This campground is located in the nearby town of Three Rivers, and is just over an hour from the General Sherman Tree in the park if you have a car or an RV that’s under 22 feet long.

If you only have a larger RV, you’ll have to take the long way around to avoid the treacherous mountain passes to the south, and the trip will take you about two and a half hours. 

Another option that’s available is the park shuttles. These shuttles run from May 21st-September 13th, and take you to all of the park’s main attractions including the General Sherman Tree, the Giant Forest, the Giant Forest Museum, and others. 

There’s also a shuttle that’s $20 and runs to Three Rivers during the summer. You’ll save about an hour on your travel time, and the park admission is covered in the shuttle fare.

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Sequoia Campground and Lodge

Sequoia Campground and Lodge is also open year round and offers full hookups as well as cable. They have laundry on-site and bathhouses with showers and a private beach on the Kaweah River. Here you can enjoy games like beach volleyball and horseshoe, or go swimming or rafting in the river.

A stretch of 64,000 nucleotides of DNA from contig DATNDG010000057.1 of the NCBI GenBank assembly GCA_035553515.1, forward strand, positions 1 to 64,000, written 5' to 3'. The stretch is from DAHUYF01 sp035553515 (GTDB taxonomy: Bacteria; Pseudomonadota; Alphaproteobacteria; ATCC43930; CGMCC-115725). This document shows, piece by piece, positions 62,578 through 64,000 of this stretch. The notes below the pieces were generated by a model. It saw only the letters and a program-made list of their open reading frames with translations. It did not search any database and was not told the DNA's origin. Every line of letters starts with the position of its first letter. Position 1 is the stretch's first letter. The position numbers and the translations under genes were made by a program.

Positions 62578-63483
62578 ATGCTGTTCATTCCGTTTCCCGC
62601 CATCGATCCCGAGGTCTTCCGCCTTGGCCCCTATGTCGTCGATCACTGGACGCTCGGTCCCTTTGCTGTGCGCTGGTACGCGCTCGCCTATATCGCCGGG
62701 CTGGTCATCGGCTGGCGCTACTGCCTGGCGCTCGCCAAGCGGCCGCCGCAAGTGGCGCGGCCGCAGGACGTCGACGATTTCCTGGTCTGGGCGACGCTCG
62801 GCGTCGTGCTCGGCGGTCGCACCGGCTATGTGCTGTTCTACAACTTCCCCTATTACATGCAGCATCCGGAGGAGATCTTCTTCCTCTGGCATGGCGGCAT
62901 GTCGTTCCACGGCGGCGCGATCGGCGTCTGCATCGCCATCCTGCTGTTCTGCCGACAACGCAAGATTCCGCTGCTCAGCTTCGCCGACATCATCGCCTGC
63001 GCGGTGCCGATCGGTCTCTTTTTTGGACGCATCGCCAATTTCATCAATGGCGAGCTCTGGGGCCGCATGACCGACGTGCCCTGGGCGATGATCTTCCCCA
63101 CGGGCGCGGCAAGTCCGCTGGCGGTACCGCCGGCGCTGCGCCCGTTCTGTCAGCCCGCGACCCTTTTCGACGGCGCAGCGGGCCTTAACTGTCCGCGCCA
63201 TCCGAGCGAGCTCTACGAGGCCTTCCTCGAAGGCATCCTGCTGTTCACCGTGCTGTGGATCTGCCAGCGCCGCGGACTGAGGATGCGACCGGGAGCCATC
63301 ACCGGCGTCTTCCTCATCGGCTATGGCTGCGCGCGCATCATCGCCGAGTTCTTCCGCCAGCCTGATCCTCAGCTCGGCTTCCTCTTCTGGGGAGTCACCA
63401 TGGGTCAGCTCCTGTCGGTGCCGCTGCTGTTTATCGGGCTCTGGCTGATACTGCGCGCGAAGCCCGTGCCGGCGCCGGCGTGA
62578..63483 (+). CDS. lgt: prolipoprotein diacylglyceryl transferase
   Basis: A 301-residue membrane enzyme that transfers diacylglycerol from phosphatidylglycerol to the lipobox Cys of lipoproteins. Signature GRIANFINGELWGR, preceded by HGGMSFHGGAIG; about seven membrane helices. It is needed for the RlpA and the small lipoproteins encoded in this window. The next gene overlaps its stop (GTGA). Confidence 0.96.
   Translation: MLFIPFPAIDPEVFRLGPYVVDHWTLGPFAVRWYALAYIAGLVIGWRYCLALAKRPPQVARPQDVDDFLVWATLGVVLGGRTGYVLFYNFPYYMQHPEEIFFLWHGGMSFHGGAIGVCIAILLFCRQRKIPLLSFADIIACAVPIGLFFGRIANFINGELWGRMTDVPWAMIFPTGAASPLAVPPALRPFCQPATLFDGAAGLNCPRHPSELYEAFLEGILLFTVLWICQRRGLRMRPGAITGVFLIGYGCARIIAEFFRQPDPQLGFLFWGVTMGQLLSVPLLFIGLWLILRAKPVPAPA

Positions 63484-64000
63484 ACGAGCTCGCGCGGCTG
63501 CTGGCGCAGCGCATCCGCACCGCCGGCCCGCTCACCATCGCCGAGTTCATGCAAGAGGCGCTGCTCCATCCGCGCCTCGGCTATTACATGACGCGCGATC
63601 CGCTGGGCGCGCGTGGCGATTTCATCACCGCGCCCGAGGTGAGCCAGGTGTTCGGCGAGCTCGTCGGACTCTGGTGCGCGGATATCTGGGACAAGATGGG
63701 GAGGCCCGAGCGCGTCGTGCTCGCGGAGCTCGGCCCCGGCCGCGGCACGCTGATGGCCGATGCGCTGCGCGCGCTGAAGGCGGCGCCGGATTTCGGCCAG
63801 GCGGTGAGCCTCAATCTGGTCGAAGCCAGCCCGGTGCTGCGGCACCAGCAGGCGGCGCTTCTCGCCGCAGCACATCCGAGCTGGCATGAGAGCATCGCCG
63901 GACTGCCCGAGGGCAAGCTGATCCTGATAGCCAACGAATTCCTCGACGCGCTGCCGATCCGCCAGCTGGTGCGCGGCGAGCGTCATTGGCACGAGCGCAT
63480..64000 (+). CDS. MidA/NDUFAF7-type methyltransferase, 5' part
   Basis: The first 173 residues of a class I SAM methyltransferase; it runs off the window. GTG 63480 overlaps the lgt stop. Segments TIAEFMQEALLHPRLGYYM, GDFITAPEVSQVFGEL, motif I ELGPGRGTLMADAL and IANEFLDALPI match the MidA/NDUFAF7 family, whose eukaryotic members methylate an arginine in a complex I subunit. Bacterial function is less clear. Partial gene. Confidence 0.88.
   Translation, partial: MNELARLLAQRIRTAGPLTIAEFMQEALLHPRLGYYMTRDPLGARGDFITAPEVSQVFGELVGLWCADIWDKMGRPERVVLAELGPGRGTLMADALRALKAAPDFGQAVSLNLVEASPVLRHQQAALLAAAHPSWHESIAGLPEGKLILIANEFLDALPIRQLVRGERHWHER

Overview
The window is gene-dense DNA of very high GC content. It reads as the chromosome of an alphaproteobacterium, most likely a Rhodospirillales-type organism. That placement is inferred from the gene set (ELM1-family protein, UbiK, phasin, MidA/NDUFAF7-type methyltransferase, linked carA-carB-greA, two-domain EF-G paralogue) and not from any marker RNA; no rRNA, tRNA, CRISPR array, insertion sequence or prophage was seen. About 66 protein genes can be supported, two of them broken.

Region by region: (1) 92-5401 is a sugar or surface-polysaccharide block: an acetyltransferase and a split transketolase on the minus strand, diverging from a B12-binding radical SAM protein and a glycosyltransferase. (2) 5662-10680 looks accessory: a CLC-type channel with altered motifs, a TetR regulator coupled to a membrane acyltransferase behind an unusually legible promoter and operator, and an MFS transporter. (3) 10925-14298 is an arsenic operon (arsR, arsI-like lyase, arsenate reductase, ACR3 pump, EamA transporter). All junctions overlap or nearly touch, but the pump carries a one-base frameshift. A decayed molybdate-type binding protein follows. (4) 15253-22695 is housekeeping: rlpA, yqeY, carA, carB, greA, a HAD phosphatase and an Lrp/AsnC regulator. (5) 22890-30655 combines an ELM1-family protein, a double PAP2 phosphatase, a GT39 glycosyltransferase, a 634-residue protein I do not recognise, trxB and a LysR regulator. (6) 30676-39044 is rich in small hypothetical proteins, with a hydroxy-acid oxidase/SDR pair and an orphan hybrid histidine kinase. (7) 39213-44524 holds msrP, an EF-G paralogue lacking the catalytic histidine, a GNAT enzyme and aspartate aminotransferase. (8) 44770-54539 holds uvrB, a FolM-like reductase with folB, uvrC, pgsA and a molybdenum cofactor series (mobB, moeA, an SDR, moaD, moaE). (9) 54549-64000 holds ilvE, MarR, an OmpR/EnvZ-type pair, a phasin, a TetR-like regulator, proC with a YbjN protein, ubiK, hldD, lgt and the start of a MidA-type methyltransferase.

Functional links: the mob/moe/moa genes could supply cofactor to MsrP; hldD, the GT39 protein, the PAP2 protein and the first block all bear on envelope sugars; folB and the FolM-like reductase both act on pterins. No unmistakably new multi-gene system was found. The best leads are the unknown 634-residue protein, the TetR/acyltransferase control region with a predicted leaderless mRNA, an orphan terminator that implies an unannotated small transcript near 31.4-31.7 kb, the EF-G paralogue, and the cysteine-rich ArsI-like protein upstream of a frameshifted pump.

This campground is also located in Three Rivers and is about fifteen minutes closer to the entrance of Sequoia National Park than Sequoia RV Ranch. This also makes it about fifteen minutes farther if you have to go the long way into the heart of the park unless you take the shuttle.

Lodgepole Campground

While Lodgepole Campground does not have full hookups, none of the campgrounds in Sequoia National Park proper have full hookups, this is going to be your best option for overall amenities and location. This campground is open seasonally, with different sections being open for different windows. The loop that is open the longest is D Loop from April 15th-December 2nd.

There is a dump station and a water station available in the campground, but no electricity provided. Every site does come with a food locker to protect it from bears, however.  Sites are available only with a reservation from mid-June through mid-September. The reservation site will help you find a site suitable for your RV size.